Pop Rivett and the Expanding Log

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The phone rings

“Aargh! Quick Pop, we need help! The website’s down, we can’t trade, we’re losing business and the browser page shows nothing but some gobbledygook saying ‘Can’t allocate space for object syslogs in database Snibbo because the logsegment is full‘. What should I do!?”

“Hmmm, an interesting problem that.”

“That’s not quite the word that the boss used.”

“Well, laddie, I wouldn’t worry because it is something one can put right pretty easily. The transaction log is something I always find fascinating. Whenever a data update is made, entries are added to the transaction log. This is an important element of the mechanism by which SQL Server maintains integrity, particularly during recovery. It uses the active section of the log to do this.”

“Pop. Please, what must I do? “(Sound of raised voices in the background)

“I’ll come to that shortly. Firstly, though, I ought to explain what I mean by the ‘active section’. The transaction log is a ‘circular file’, in that, when the end of the file is reached, any free entries at the start will then be used: This means that, all being well, the file will stay at a constant size, as the current entry cycles round the ‘circular file’. In your case, all is not well.”

“Go on…quickly!” (Faint screams, and sounds of running feet in the distance)

“I’m glad you’re interested, laddie. The system maintains the Minimum-recovery Log Sequence Number or MinLSN, which is a pointer to the first active log record.

Any log records before this (in the circular file) are free, in that they play no role in recovery. They are required only to roll forward updates, when using log backups to restore a database to the point of failure. The MinLSN will be prevented from moving forward and overwriting records by the presence of any open transactions. The oldest open transaction entry will be greater or equal to the MinLSN. The MinLSN is updated at checkpoint, so that even if the transaction is committed it will not immediately free entries, and anything that holds up the checkpoint can therefore cause problems.”

“I think we know about problems”(gritted teeth)

“Ah yes. If the database is in Simple Recovery mode, then all the entries prior to the MinLSN will be freed at checkpoint. If a full backup has not been taken then the log will be truncated at each checkpoint irrespective of the recovery model; you can’t restore the logs without a full backup so they wouldn’t be any use.If the database is in Full Recovery mode, and a full backup has been taken, then the entries before the MinLSN will only be freed by a transaction log backup, but not by an additional full backup.”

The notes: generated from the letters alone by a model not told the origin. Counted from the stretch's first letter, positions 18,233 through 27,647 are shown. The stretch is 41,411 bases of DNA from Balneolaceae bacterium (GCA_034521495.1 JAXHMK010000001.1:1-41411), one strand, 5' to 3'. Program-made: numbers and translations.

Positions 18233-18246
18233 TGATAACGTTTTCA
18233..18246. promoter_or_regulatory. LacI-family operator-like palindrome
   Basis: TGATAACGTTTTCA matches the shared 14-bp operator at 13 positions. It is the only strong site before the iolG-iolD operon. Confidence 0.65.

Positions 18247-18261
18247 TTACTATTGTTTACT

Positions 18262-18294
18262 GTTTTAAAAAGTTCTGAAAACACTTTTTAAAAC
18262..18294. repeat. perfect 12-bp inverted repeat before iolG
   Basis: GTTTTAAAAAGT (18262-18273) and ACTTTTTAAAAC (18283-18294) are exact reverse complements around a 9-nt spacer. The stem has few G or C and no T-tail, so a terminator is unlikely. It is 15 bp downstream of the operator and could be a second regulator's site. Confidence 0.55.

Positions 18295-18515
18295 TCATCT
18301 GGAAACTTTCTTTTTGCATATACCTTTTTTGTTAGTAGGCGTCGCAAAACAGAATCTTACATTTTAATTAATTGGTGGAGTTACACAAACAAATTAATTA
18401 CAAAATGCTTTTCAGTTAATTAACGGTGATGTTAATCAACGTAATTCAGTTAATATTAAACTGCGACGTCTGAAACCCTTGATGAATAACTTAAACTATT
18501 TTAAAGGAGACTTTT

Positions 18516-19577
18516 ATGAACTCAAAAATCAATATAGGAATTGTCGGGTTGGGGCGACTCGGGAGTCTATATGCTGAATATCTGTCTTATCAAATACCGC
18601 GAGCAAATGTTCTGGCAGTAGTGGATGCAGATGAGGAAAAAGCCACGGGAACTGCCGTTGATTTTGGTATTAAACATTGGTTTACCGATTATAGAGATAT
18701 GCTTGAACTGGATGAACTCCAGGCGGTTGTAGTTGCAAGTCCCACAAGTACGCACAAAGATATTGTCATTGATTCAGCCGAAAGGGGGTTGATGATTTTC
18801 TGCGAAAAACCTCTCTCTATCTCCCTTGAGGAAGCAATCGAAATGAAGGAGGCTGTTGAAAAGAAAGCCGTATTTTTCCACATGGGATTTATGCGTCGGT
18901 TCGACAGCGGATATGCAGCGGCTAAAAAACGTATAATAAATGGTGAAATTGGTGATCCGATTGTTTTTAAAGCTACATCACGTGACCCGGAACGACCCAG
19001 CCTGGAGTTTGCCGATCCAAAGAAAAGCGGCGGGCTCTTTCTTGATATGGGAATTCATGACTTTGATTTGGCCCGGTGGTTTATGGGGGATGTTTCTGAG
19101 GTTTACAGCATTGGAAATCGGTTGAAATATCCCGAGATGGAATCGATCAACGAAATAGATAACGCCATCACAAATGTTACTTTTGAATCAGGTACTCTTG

“…I’m getting there. Unfortunately, because of the SQL Server default of ‘Full Recovery’ in the ‘model’ database, the databases that you create are in full recovery mode. This means that if no action is taken to backup the log, then no transaction log entries will be freed and the log file will eventually fill the disk and crash the system.

The SQL Server installation process is very simple and commonly left to be carried out by the inexperienced. The installed server will appear to work happily at first, but cause problems later. I always recommend setting the model database to simple recovery mode, which in turn sets a default mode of Simple for new databases, and only using Full Recovery when you need to.”

(Distant sobbing on the line)

“Well, enough of the background. I suggest we get down to business. There are several alternatives depending on your requirements:

  1. Stopping the transaction log growing
  2. Backing up the log and shrinking the log file.
  3. Freeing some disk space so that the log file can automatically grow.
  4. Moving the log file to a disk drive with enough space.
  5. Increasing the size of a log file (if you have opted to restrict its growth).
  6. Adding a log file on a different disk.
  7. Completing or killing a long-running transaction that is preventing a log backup freeing enough space.
  8. Detaching and then Attaching the log file

“Help me out here Pop! My continued survival would be the first requirement!”

“Well, you see, this error mostly seems to happen when someone has set the database into full recovery mode when you don’t need it and you haven’t been taking log backups. If this is the case then you can simply stop the transaction log file (.ldf) from growing.